I see it as a potential way to restore the "three legged stool" of retirement that fewer and fewer people have available to them as time goes by. I think FERS pretty much got it right, and I could easily see such an "optional portable pension-lite" as serving roughly the same purpose as the DB pension portion of FERS retirement would provide.
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Old 10-13-2011, 12:17 PM   #51
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But that actually highlights the point: At the individual level, the only way to "avoid risk" is to put your money into money market funds currently earning 0.1%.

Pension funds, on the other hand -- assuming they are responsibly managed and don't overpromise -- can (relatively) safely take more risk over a very long period of time and no one participant shoulders the "market risk" where the timing of their retirement determines how much they get -- and indeed, whether they can retire at all.

Again, much like insurance, the goal of a pension fund is (or should be) to offload "market risk" away from the individual. It can be done responsibly if invested appropriately (and again, if they don't overpromise benefits). In other words, many people would rather forego the potential of 10% returns on their 401K if they could participate in something that would pretty safely be able to assume (say) 5-6% returns with the risk spread out among all participants to smooth out the ride.

Seeing as this would be optional, I don't know why those who don't like the concept would oppose it. It's not like I'm suggesting the end of the 401K as Teresa Whats-her-name was doing a while back.
Zig, sadly I think you're dreaming. It's a pleasant dream and I like it. But it's a dream.

Pension funds might be able to invest somewhat more aggressively than individuals and still guarantee 100% successful results, but I don't think in today's markets their ability to do so is as significant as you are portraying.

Most pension funds, Illinois comes to mind, are screaming that their underfunded status is the result of "poor market performance." I think that tells the story.

I have no issue with pension funds "offloading market risk from the backs of individuals" as you put it. But, it absolutely must NOT be done by simply putting that risk on the backs of others. Having tax payers or newer entrants to the fund shoulder the expense of paying guaranteed amounts to older plan members due to crappy market performance cannot be allowed to happen. Kicking the can down the road to the younger folks has become much too popular these days!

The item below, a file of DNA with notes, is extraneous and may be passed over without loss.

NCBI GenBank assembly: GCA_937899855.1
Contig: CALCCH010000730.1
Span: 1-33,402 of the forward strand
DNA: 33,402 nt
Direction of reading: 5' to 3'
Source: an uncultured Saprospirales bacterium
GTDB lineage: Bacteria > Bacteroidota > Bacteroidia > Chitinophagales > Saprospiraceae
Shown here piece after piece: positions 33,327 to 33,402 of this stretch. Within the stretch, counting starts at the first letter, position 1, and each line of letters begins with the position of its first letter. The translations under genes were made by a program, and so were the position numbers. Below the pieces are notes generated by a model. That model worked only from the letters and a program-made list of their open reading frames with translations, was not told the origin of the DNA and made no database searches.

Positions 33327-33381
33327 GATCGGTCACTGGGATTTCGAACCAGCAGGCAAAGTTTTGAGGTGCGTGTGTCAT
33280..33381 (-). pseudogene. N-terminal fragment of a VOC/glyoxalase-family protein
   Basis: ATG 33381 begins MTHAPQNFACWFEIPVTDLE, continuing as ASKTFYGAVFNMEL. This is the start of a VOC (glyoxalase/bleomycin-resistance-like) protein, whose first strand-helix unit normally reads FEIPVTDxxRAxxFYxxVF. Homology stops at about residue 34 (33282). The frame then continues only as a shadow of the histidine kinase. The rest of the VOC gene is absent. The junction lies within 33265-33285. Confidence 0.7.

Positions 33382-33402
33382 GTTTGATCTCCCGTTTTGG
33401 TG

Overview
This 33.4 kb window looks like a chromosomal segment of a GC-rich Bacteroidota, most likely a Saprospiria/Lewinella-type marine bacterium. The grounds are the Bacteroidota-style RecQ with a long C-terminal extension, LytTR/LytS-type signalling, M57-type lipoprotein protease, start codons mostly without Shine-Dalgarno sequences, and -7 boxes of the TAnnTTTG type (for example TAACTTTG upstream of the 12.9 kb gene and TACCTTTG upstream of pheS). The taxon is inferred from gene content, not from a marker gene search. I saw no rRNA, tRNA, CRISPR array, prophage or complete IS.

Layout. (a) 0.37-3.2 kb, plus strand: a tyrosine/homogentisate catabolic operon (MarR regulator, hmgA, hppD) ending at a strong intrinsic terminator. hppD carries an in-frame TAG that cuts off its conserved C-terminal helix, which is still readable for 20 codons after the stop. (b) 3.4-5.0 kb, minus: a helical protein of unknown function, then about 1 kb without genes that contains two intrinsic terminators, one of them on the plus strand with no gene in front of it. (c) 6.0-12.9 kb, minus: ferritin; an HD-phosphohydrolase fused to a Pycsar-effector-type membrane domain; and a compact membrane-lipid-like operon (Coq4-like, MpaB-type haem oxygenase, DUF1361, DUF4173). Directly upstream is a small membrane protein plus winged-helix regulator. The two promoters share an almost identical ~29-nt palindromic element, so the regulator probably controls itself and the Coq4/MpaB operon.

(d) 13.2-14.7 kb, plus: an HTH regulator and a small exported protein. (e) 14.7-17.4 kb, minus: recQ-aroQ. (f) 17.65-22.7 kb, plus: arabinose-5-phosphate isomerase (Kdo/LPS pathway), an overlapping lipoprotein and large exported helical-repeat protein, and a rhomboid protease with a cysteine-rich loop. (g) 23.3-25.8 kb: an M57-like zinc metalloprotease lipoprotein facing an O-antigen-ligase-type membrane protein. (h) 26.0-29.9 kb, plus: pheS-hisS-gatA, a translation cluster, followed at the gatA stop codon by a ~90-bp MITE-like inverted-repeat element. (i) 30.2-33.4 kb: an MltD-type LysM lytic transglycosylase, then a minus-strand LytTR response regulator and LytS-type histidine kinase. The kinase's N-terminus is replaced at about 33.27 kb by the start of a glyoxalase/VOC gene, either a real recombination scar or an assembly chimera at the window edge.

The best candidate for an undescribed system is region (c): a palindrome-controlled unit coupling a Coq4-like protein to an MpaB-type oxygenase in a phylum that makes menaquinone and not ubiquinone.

I will note that my son's 401k (Fidelity managed) does offer a stable value fund that is paying a few percent and looks attractive. Does your 401k have anything like that?
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Old 10-13-2011, 12:19 PM   #52
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I love how you use the words 'plundered the plans to the benefit of executives and share holders'....

Nowhere did the companies say 'we will never change this plan... ever ever ever'.... and the companies paid what was PROMISED, which is what the employee had earned to date... you are not suggesting that an employee should be paid something they did not earn do you And in fact there were many employees who actually did get more than promised since if you were not vested, you became vested when they shut down a plan...

And again, the excess funding of ANY plan would not go to the benefit of the participants.... if you were in a DB plan, you got your DB.. nothing more... if the plan was fully funded or 100% over funded, you got your DB... so who actually 'owns' that excess funding The company... surprise....